Seven months pregnant and tired from scouring sales, Ann Barnes, a 22-year-old Studio City resident, trekked across the hot asphalt of Northridge Fashion Center to the only parking place she had been able to find--at the far southern edge of the lot.
"Usually, I can park close to the door," she said. "But today I had to walk quite far. My feet hurt."
Three months into a controversial expansion that will increase the center's size from 1.1 million to 1.5 million square feet by October, 1988, Northridge Fashion Center is experiencing growing pains.
With much of the mall's western side being prepared for construction of wings that will house a May Co., a Robinson's department store and about 35 smaller stores, convenient parking places are scarcer, barriers disrupt familiar traffic patterns, dust sometimes clouds the air, and pedestrians at times are forced to dodge cement trucks. Construction is expected to get into full swing near Labor Day.
The activity has left mall merchants anxious over whether they can bank on the loyalty of shoppers like Barnes as the back-to-school and fall holiday shopping seasons approach. Early indications are, however, that, far from dwindling because of the inconveniences, business may actually be improving.
"Our spring and early summer has been stronger this year than last," said Kenneth Oswald, general manager of the mall, which is owned by U.K.-Northridge Inc.
Between Jan. 1 and May 31, 1987, the most recent period for which the mall's figures were available, sales at the mall grew by nearly 6% over the same period last year, Oswald said. From January through May last year, sales had decreased less than .5% from the previous year. According to the state Tax Franchise Board, the fashion center dropped from fifth to sixth place in the race for gross taxable sales among Los Angeles-area malls from Jan. 1 to June 30, 1986. The Northridge center, however, remained the top-grossing mall in the San Fernando Valley, with six-month sales of nearly $91 million in 1986, contrasted with sales of $77 million at Topanga Plaza, which came in second, according to the figures.
"Sales are just great at Northridge," said Jack McCarley, vice president of public affairs for Bullock's, which is undergoing a major renovation at the mall. "If we weren't remodeling inside, our sales trends would probably be even better."
Gary Bain, general manager of the center's Broadway department store, characterized business as excellent despite the store's proximity to the construction sites for the new three-story Robinson's store and a three-story parking structure scheduled to be ready by mid-November. "This store remains No. 3 in volume of the 43 Broadway stores," he said.
Glenn Harrison, general manager for the mall's J. C Penney Co., said he believes it is too early to assess the economic effect of mall expansion on his store, but he said this year's Fourth of July sales outpaced those of last year.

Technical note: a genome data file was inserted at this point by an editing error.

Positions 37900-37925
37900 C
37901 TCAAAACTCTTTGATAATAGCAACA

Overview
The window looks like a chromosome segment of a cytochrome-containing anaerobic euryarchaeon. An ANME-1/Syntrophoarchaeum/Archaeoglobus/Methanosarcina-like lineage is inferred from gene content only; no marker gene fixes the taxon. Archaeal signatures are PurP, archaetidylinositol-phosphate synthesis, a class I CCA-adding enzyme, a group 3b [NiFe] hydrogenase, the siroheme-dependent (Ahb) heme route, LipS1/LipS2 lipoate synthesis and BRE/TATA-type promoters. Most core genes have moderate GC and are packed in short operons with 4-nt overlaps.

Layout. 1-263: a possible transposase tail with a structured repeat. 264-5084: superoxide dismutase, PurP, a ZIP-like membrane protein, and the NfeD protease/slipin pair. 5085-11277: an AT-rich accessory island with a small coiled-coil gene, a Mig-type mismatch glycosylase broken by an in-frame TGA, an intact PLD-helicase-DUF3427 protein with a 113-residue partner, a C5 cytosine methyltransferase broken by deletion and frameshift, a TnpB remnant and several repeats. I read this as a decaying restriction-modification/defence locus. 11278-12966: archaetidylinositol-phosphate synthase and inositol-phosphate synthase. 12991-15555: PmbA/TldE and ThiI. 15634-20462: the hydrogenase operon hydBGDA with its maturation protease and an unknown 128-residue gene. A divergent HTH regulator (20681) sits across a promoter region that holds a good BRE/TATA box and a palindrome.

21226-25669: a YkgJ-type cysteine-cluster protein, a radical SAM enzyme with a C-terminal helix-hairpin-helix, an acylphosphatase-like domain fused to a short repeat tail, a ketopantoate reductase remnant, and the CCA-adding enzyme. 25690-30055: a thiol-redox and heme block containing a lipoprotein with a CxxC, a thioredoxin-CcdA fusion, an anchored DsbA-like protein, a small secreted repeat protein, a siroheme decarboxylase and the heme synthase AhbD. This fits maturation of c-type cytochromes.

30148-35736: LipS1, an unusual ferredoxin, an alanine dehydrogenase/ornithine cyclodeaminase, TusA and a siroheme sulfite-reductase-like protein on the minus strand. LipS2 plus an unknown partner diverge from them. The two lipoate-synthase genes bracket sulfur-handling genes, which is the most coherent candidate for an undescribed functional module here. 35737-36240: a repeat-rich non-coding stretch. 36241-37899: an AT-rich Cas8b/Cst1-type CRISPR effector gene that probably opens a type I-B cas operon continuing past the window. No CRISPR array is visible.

The general manager of the mall's Sears store, Jim Farner, said the expansion "hasn't had any great impact on us."
Tire Store Prospers
At some stores, business has been brisker than it was before preparation for construction started in April. The Firestone Mastercare Car Service, for example, is taking advantage of a move to a smaller, more visible location at the mall after its original site was razed to make way for the incoming May Co. store. "I've gone from the back of the mall to a corner site, and traffic is up," said Firestone general manager Doug McConnell.
Many merchants, however, dread that an increasing parking pinch could soon begin to send shoppers elsewhere, and interviews with some customers indicated that parking had indeed become more of an ordeal than a convenience.
Beverly Gilmore, a 44-year-old Woodland Hills resident, said she spent 15 to 20 minutes looking for parking over the Fourth of July weekend.
Another shopper, Ellen Cerro, a 57-year-old Canoga Park resident, complained that, since expansion work began, she sometimes has been forced to look for parking places "until I feel like I'm going to run out of gas."
Shopkeepers operating small stores and restaurants closest to the May Co. construction site say they may have suffered the most from a dearth of customer parking.
Michael Wagner, assistant manager of neighboring Fiddlers Three restaurant, said he is down 100 customers a day since April, when the contractor, Nuhahn Inc., razed the original Firestone store and began laying utility lines for the new east-west wings.
"If it weren't for mall employees, we probably wouldn't have any business," he said.
Al Besa, assistant manager of Harris & Frank, a clothing store, said, "Customers don't like to drive around looking for a parking place. They go elsewhere."
Oswald estimated that about 800 customer-parking spaces will be temporarily lost through expansion, but said such inconveniences are to be expected. "Whenever you do any major construction, merchants are always going to be short some parking."
However, a series of steps taken through the fall is expected to increase parking beyond the 6,650 spaces the mall had before expansion started, Oswald said.
Rearranging existing parking lots and construction of two three-story parking structures, with the second to be complete in October, 1988, will increase the total spaces to 8,000, he said.
At first, the expansion was expected to be finished by August, 1988, but the opening of the remodeled mall has been delayed three months to October, 1988. Within the mall, nearly two dozen of the 120 stores and businesses will relocate or will reduce their size, and about 15 will leave, creating room for as many as 65 new tenants, Oswald said.